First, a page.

Jägerschnitzel (Schnitzel with "Hunter's" sauce)
I have made Schnitzel before – and published a recipe quite some time ago as well. For this version, I have varied the process a bit and have also added a mushroom-bacon cream sauce, generally known as Jägersauce (Hunter's sauce) in German. Don't ask me where this name comes from – I have absolutely no idea. What I do know is that the combination of tender crispy Schnitzel and Jägersauce is a match made in heaven's kitchen.
I have also added my perfect home fries to round out the meal. Seriously, you can't go wrong with this – and wouldn't you know it? It's also mostly beige and will please even the most difficult eater.
So go ahead, knock yourself out. Once you master this version, you'll be the undisputed winner of any Schnitzel cook-off. Yes, I know: Neither you nor I have ever been in one. But if you were to participate in one, this recipe is the perfect weapon!
Perhaps this dish seems intimidating – you will basically have three dishes up in the air until they come together as one. However, the process isn't really all that complicated – you simply need to keep an eye on the other dishes while you make the Schnitzel to make sure they don't burn.
½ Pork Tenderloin
1 cup all-purpose flour
1 cup plus 1 Tbs. Canola oil
1 cup bread crumbs (unseasoned)
4 medium-large whole Yukon Gold potatoes, cooked the day before.
2 Tbs. Ghee
1/8 tsp. Paprika
pinch of cayenne
freshly ground pepper
4 oz. Cremini mushrooms, thickly sliced
1 tsp. Ghee
one small onion, finely chopped
2 strips of bacon, cubed
¾ cup vegetable stock
½ cup heavy cream
¼ tsp. dried thyme
Let's get started:
Start with the sauce – it takes the longest.
Heat a medium pan over high heat.
Add the Ghee and let melt.
When hot, add the sliced mushrooms and sauté for two minutes, stirring occasionally – until they start to brown.
Remove the mushrooms from the pan.
Reduce heat to medium.
Add the cubed bacon.
Cook for two minutes, stirring occasionally
Add the chopped onion.
Cook for another two minutes, stirring occasionally.
Add the mushrooms again, stir.
Add the veggie stock, the cream, and the thyme, stir.
Reduce heat to medium-low and let simmer while you move on to the next part of the dish. You want the liquid to noticeably reduce.
Let's move on to the home fries, then:
Heat a large pan over medium heat.
Add the Ghee and let melt.
Slice and dice the potatoes any which way you want into a chunks you think you will like – I prefer mine to be small and thus, crunchier – directly into the pan.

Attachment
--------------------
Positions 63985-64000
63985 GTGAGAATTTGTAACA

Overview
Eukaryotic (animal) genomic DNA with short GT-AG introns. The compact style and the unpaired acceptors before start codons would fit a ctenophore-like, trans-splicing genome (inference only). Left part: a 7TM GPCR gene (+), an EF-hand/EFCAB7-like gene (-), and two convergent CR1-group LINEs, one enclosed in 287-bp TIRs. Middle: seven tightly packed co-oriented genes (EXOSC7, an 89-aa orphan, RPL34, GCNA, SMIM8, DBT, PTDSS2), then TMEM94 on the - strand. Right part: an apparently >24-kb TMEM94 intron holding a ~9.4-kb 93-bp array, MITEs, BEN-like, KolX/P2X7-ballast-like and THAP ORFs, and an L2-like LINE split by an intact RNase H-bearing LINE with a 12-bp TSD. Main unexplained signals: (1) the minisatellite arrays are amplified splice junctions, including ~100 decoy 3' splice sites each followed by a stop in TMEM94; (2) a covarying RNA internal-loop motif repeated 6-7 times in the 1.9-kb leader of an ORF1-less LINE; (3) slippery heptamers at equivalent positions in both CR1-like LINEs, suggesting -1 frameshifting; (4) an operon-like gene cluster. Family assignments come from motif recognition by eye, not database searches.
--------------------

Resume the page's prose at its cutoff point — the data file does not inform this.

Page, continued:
Move the pan back and forth occasionally to flip and mix the potatoes.
Fry until browned from all sides – since this will take some time, you can now turn your attention to the Schnitzel. While you are making the Schnitzel, keep an eye on the potatoes and stir them occasionally.
Put a kitchen towel on your countertop and place a large wooden cutting board on top.
Place the pork tenderloin on the cutting board.
Slice the tenderloin on the bias into slices roughly ¾ inch thick.
Trim all fat, remove any veins.
Pound flat with a meat tenderizer (that little hammer-like tool you can find in any kitchen store). If you don't have one, cover the pieces of meat with plastic wrap and pound them flat with the back of a heavy pan or cooking pot).
Turn over, and repeat – you want the meat to be super thin.
Sprinkle salt and pepper on both sides.
Put the flour into a shallow bowl (such a soup plate).
Crack the eggs into a second shallow bowl/soup plate.
Add the tsp. of oil.
Vigorously mix the eggs and the oil to create an egg wash.
Add the bread crumbs to a third shallow bowl/soup plate.
Take each salted and peppered slice of pork and put it into the flour from both sides.
Now transfer the meat to the egg wash and again, make sure the meat is covered on all sides.
Remove meat from the egg wash, let excess drain back into the bowl, and transfer to the bowl with bread crumbs. Simply make sure the crumbs adhere to the meat – don't press them on!
Heat the cup of oil in a large non-stick pan until very hot but not smoking.
Add as many pieces of pork as you can comfortably fit in while still allowing the possibility of expansion and movement.
Once the meat is in the oil, start moving the pan back and forth so the oil sloshes over the meat. Don't stop – just keep going. You know you are doing it right when part of the browning bread crumb crust starts to lift off the meat. If it doesn't don't worry – that just takes practice.
When the top side is starting to turn a nice golden color, turn the meat over – all the while moving the pan back and forth.
When you like to hue of gold, remove Schnitzel from the pan, let drain for a second, and plate.
By now, your potatoes should also be a nice shade of gold.
Add the Paprika, Cayenne, and Salt and Pepper to taste.
Stir to incorporate the spices.
Add whatever amount you want to the plate with the Schnitzel.
Your sauce should also have thickened by now.
Season with salt and pepper to taste.
Give your sauce another stir and pour whatever amount you deem desirable on top of the Schnitzel.